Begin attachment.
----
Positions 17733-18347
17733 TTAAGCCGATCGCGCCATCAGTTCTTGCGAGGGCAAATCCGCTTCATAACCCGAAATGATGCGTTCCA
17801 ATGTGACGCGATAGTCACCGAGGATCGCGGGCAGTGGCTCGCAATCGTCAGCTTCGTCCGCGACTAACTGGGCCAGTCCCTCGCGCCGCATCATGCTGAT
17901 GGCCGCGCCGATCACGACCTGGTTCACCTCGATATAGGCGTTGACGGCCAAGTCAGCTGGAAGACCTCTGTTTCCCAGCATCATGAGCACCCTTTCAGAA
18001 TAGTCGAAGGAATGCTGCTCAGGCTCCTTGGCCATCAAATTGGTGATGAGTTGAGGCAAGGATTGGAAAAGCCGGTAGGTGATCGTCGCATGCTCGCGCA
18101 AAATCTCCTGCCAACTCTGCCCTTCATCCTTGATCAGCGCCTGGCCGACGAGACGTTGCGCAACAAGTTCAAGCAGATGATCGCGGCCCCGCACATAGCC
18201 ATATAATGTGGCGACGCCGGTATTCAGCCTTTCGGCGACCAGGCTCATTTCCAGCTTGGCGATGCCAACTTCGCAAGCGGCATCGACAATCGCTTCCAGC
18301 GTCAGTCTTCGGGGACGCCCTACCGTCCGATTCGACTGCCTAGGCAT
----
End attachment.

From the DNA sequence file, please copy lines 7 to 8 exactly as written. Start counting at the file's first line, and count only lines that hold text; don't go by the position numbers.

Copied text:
18201 ATATAATGTGGCGACGCCGGTATTCAGCCTTTCGGCGACCAGGCTCATTTCCAGCTTGGCGATGCCAACTTCGCAAGCGGCATCGACAATCGCTTCCAGC
18301 GTCAGTCTTCGGGGACGCCCTACCGTCCGATTCGACTGCCTAGGCAT